"All My Rage" by Sabaa Tahir, Parts V–VI

November 4, 2022
Noor and Sal — two Pakistani American teenagers living in a small town — are falling in love as they struggle with difficult family issues.

Here are links to our lists for the novel: Part I, Part II, Part III, Part IV, Parts V–VI
I have never been a violent woman, but your first grade teacher, Roberta Bridlow, was so horrible that my fingers itched to give her a thappad across the back of her head, the way my nani did to anyone impertinent.
Silence where there was once laughter. Reticence where once you would run to me.
Not her presence, but her absence: the weight of sadness that presses like a fist into Abu's heart; the rough timbre in his voice that tells of his loneliness.
He yanks up his sleeve, where there are four deep gouges that look like scratches.
He looks at me to gauge my response and when I say nothing, he leans closer.
“I gotta walk him to the courthouse for his arraignment."
Now it penetrates, with each charge the judge delivers in that flat, perfunctory voice.
I learn that "released on your own recognizance" means I don't have to wear handcuffs or have a cop following me.
It rankled me that I was older than him and yet he would not refer to me as Baji.
No more entreaties to return home.
He had not had a drink for two years by then, but it was a tenuous hold on sobriety.
Her voice was quiet and she reminded me of the redwoods in Yosemite. Strong and stoic, demanding little, offering much.
Her eyes imparted calm like a river at a gentle ebb.
Emotionally, I’m a sullen third grader.
It means implicating Noor, but if you don’t take it, you’re looking at years behind bars.
Many of Juniper's denizens are proudly racist.
A few feet away, Noor gives me a quick, searing glance, filled with contempt.
My dad's an alcoholic; I get how insidious addiction is.
“Yeah," he says quietly, the most subdued I've ever heard him.
Toufiq had sobered up for a few days, after a bout of exhaustion left me bedridden.
Riaz played the urbane mathematician to his customers. The enlightened immigrant cruelly destined to run a liquor shop though his mind was meant for something greater.
But he disdained women. Worse, he had a bitterness seething within.
Jamie Jensen, 18, landed in hot water this week when a classmate recorded her unleashing a racist tirade at another student.
California prosecutor James Atkins said that while Jensen’s
 words were repugnant, strictly speaking, no crime was committed.
Meanwhile, Princeton’s dean of admissions, Nicola Watson, released a statement: "We take the integrity of this institution very seriously, and that integrity is reflected in our students. Words and their intent matter, and are an indication of a student's ability to contribute to the overall culture of Princeton. As Ms. Jensen’s behavior is in direct violation of our code of conduct—we have rescinded her offer of admission.”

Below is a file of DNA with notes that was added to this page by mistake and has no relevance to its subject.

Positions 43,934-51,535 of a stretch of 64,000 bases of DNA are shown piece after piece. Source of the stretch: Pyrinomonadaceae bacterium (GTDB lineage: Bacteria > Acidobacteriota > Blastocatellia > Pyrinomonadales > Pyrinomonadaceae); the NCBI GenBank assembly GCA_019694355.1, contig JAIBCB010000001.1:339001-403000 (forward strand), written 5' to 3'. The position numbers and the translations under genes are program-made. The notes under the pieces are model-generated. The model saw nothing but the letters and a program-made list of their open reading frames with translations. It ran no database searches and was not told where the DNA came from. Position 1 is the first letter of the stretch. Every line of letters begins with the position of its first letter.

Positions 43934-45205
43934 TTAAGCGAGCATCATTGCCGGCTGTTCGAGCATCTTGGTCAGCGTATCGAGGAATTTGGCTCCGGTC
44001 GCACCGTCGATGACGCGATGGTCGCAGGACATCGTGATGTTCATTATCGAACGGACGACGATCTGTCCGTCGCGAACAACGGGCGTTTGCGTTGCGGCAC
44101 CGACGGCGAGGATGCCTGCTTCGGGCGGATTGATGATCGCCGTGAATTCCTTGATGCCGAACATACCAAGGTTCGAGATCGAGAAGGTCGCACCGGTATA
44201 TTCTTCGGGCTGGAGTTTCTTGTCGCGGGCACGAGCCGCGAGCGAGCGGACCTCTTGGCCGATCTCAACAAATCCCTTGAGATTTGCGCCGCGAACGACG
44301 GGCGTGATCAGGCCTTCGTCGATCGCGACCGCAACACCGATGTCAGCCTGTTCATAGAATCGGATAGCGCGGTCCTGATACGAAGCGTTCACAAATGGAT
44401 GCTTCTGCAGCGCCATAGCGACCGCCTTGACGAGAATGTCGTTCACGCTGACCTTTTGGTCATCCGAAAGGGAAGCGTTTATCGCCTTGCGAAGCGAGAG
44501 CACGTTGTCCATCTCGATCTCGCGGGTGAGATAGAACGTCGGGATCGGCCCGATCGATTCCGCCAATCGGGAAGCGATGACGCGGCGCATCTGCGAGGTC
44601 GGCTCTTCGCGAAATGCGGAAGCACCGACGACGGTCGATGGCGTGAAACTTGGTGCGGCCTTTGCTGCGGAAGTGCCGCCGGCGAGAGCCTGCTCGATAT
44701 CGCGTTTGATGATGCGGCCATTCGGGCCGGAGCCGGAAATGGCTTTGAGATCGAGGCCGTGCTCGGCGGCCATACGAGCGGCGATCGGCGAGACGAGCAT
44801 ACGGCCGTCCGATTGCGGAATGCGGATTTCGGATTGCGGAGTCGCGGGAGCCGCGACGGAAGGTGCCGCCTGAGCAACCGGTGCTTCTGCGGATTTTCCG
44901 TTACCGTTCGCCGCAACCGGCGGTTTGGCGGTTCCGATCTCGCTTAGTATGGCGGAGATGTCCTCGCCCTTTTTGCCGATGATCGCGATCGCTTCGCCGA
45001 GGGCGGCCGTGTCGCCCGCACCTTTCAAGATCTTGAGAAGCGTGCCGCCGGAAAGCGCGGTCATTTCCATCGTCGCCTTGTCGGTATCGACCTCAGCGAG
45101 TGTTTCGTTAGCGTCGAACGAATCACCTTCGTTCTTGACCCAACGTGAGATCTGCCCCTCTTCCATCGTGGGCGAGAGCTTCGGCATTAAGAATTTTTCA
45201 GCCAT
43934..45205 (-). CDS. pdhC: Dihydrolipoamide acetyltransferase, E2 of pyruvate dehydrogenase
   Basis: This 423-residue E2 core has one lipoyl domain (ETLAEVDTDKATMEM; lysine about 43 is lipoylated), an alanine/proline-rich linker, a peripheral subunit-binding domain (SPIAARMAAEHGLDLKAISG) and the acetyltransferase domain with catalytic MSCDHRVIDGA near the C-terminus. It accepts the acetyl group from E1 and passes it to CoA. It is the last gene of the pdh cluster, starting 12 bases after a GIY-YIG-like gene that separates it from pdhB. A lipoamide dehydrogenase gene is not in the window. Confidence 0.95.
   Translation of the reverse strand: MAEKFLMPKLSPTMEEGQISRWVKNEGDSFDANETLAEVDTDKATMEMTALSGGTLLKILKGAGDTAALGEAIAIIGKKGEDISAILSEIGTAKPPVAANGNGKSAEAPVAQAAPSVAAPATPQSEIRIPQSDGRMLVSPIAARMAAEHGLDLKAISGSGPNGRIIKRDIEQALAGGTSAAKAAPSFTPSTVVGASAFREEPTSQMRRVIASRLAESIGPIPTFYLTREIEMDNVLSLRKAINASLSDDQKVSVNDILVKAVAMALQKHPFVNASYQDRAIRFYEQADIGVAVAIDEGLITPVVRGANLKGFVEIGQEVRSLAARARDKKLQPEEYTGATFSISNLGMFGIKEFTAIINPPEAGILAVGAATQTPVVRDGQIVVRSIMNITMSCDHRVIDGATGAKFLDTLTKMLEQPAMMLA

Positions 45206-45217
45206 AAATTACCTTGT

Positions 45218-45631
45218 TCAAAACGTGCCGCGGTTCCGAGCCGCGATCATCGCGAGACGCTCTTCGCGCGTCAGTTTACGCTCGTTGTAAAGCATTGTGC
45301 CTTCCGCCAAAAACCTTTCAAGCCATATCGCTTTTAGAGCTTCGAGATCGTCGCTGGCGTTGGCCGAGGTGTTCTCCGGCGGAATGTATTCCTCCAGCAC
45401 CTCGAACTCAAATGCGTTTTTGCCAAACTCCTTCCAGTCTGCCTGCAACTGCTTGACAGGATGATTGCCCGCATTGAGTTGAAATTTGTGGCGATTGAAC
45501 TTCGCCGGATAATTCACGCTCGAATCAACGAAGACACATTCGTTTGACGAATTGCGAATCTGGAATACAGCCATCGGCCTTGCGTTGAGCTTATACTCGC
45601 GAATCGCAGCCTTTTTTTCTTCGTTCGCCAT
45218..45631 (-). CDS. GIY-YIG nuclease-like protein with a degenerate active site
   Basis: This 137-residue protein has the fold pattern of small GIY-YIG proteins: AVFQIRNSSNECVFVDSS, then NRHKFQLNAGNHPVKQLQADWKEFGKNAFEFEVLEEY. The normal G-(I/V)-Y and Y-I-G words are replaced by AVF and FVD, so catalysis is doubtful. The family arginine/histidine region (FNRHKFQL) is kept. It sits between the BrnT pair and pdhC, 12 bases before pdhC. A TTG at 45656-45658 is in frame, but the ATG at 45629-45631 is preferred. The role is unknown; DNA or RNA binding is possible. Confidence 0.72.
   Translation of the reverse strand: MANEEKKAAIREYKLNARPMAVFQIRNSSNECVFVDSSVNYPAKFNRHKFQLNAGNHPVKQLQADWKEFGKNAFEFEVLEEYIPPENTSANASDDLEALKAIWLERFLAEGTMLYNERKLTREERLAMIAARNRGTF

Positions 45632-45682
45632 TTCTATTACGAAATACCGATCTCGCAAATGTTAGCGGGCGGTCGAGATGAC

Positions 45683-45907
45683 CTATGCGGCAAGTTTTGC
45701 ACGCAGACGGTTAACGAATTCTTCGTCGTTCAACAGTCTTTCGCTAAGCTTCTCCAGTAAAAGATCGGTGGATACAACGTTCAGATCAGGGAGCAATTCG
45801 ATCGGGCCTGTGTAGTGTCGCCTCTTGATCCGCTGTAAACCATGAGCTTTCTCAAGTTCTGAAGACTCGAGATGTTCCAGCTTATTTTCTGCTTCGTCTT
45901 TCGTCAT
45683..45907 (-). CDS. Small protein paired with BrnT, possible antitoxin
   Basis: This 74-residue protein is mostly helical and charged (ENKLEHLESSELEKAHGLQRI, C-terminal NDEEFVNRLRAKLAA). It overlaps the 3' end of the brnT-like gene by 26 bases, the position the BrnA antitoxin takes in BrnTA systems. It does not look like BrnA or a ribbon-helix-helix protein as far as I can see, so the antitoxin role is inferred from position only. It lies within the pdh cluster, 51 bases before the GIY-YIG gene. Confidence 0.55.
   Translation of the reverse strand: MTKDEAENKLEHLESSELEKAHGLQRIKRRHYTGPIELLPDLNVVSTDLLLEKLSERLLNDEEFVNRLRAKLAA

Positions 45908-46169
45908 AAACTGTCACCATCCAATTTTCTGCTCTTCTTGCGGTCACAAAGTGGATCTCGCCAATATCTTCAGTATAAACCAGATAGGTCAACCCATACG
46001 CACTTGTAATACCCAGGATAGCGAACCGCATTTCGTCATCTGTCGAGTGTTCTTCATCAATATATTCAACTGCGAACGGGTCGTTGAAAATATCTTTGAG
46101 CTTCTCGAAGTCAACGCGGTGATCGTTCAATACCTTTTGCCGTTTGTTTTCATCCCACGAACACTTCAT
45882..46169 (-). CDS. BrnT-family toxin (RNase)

Even in crime shows where everything is supposed to be gritty, courtrooms have that movie patina.
Even in crime shows where everything is supposed to be gritty, courtrooms have that movie patina.
But this one is gritty in a mundane, everyday sort of way.
mete out
But from down here he's like some sort of demigod, prepared to mete out merciless justice.
I sit, itching miserably in this suit, staring at the huge gold seal of California on the back wall, trying to look calm and responsible as the prosecutor, Mr. Mahoney, lays out the case against Noor and me in scathing, humiliating detail.
Sister Khadija's opening argument—which is mostly about how I'm an unrepentant perp who screwed Noor over—passes in a blur.
“How would you describe Ms. Riaz when you first pulled her out of the car?" Mahoney asks Marks.
Evasive," Marks says. The microphone whines unpleasantly as he speaks. “She was definitely hiding something."
“In light of Ms. Riaz’s testimony,” Judge Ortega says when he’s back on the bench, "as well as Mr. Malik’s statement, the DA has decided to drop the charges against Noor Riaz. Closing statements in the case of the People of the State of California versus Salahudin Malik will go on in the morning as planned. Adjourned.”
Did the body grow too weary for the soul? Was it a betrayal of organs and tissues, sinews and cells?
I had never been closer to heaven than I was then, when the fabric between this world and the next was breached for one ineffable moment as I gazed into my child's eyes for the first time.
“I’ve seen people lie to me, lie to themselves, lie to their counsel—all to get out of getting jail time. It’s rare—exceedingly rare—to witness such a clear admission of guilt as I heard from you. The fact that you did so even though denying the charges could have saved you from prison makes your case even more interesting. Altruism isn't something I see often, in or out of the courtroom.”
"If you don't wish to discuss it, you shouldn't have to. You can seek somatic therapy, perhaps. Or do breath work or meditation. Because you're right. The body remembers."
“Except I'm not actually religious,” Santiago says. “I'm agnostic. You ever listen to Johnny Cash?”
Just the euphoria of reunion, of rediscovery. The sense that anything is possible because despite everything, we are here, together, with each other.
His voice is deeper now, thoughtful and measured. A bit like his father's—but tempered by an undercurrent of calm.

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